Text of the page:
Rolling Stone Rocks The Many Houses.....
Whatever.......Tim Dickinson writes in Rolling Stone about John McCain in the new issue.
This is a long article......but devastating. It takes everything Phil Butler says in his letter and runs without out in to a world so weird and so wrong it makes me actually sick......
If you are playing catch-up......Phil Butler was McCain's commandant at The Hanoi Hilton. Shot down three and a half years before McCain. Do a search of this blog for "Phil Butler" and his famous letter comes up from last March.
Or......watch Phil Butler's video.
Phil lives in Monterey. I will see him tomorrow.....he is on the Board of Big Sur Land Trust. A former Angel....still on the side of the angels.
Anyway....back to Rolling Stone.
Here is a taste....the opening of the article:
At Fort McNair, an army base located along the Potomac River in the nation's capital, a chance reunion takes place one day between two former POWs. It's the spring of 1974, and Navy commander John Sidney McCain III has returned home from the experience in Hanoi that, according to legend, transformed him from a callow and reckless youth into a serious man of patriotism and purpose. Walking along the grounds at Fort McNair, McCain runs into John Dramesi, an Air Force lieutenant colonel who was also imprisoned and tortured in Vietnam.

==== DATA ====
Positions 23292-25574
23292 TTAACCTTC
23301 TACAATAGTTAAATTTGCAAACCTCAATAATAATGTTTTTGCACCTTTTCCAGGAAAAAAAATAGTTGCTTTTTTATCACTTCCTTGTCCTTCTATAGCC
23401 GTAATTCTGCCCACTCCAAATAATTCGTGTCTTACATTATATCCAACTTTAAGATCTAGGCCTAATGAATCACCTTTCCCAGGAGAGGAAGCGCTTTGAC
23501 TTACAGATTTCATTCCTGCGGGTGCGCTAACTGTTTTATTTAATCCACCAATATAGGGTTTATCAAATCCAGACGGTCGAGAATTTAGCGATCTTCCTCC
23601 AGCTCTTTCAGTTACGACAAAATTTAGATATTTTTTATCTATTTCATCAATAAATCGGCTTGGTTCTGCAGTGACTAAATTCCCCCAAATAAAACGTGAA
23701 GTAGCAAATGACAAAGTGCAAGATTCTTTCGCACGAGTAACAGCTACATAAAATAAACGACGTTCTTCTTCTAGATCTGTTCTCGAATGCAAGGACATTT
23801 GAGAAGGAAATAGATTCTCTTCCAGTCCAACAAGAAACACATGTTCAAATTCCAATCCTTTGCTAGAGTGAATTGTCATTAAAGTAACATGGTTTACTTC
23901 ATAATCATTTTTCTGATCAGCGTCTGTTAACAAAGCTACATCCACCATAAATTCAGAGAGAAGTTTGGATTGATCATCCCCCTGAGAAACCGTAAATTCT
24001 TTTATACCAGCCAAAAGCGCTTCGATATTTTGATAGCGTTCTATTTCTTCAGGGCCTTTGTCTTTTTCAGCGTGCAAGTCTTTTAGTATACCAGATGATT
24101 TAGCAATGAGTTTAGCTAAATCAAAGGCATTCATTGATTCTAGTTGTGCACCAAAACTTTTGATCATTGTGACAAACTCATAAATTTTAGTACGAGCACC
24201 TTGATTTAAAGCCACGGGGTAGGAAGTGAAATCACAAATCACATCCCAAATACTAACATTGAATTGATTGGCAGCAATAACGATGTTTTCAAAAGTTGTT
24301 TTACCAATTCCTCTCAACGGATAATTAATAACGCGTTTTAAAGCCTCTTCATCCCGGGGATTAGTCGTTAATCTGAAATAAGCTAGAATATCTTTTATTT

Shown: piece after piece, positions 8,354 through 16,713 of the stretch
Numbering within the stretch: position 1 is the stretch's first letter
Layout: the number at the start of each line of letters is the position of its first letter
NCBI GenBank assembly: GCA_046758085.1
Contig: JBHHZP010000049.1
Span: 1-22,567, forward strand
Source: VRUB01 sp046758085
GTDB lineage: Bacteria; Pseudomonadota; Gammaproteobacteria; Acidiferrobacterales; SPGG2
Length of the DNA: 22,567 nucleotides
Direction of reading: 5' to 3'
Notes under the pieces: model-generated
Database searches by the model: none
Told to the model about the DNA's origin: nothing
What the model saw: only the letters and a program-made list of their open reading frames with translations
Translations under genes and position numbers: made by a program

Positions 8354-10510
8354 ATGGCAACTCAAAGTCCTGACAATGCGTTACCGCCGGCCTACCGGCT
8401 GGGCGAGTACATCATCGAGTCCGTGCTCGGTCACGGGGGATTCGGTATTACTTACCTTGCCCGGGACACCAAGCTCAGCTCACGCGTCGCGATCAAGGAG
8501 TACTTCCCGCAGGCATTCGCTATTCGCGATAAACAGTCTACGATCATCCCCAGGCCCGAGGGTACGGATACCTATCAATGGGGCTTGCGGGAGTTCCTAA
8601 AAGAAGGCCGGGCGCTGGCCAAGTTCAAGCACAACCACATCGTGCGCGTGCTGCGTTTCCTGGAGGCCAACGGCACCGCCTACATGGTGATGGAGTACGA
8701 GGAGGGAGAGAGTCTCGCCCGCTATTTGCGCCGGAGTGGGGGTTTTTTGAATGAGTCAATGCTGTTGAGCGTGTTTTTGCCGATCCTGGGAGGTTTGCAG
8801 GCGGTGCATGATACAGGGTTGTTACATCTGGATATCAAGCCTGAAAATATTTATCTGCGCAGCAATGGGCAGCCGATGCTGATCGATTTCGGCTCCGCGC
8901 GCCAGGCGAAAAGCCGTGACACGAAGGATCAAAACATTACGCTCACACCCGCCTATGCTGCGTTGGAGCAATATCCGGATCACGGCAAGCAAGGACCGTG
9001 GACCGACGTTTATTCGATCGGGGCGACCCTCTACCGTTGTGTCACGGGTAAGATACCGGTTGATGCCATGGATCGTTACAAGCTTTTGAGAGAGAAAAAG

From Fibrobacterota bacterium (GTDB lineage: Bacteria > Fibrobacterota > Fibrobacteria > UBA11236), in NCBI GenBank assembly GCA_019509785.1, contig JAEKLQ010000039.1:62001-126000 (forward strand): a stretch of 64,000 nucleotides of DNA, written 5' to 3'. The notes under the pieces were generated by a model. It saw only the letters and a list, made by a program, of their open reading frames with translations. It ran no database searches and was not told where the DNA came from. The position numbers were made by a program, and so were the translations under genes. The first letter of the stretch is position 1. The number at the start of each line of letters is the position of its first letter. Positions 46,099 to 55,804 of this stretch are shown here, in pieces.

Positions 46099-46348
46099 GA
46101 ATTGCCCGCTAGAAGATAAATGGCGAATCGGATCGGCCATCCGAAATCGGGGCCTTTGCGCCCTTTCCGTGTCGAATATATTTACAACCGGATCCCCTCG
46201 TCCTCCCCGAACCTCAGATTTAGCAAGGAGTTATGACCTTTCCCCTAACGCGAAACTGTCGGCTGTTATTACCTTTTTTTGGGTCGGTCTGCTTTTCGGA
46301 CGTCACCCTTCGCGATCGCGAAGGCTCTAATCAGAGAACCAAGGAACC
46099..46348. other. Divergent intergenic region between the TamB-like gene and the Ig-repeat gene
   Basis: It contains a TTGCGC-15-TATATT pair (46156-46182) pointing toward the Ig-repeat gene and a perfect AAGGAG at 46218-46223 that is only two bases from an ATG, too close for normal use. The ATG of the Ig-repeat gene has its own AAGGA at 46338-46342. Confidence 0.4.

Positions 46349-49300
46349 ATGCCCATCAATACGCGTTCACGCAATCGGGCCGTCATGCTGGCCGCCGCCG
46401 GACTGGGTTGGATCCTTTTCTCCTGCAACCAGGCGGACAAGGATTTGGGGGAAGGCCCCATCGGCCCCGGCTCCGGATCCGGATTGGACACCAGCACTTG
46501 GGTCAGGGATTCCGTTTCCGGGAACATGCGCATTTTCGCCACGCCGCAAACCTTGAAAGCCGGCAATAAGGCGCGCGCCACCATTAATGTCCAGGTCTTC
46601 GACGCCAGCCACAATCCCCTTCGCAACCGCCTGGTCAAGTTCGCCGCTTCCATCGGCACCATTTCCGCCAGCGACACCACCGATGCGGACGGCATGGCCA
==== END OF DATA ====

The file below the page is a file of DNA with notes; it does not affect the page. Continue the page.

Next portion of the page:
McCain is studying at the National War College, a prestigious graduate program he had to pull strings with the Secretary of the Navy to get into. Dramesi is enrolled, on his own merit, at the Industrial College of the Armed Forces in the building next door.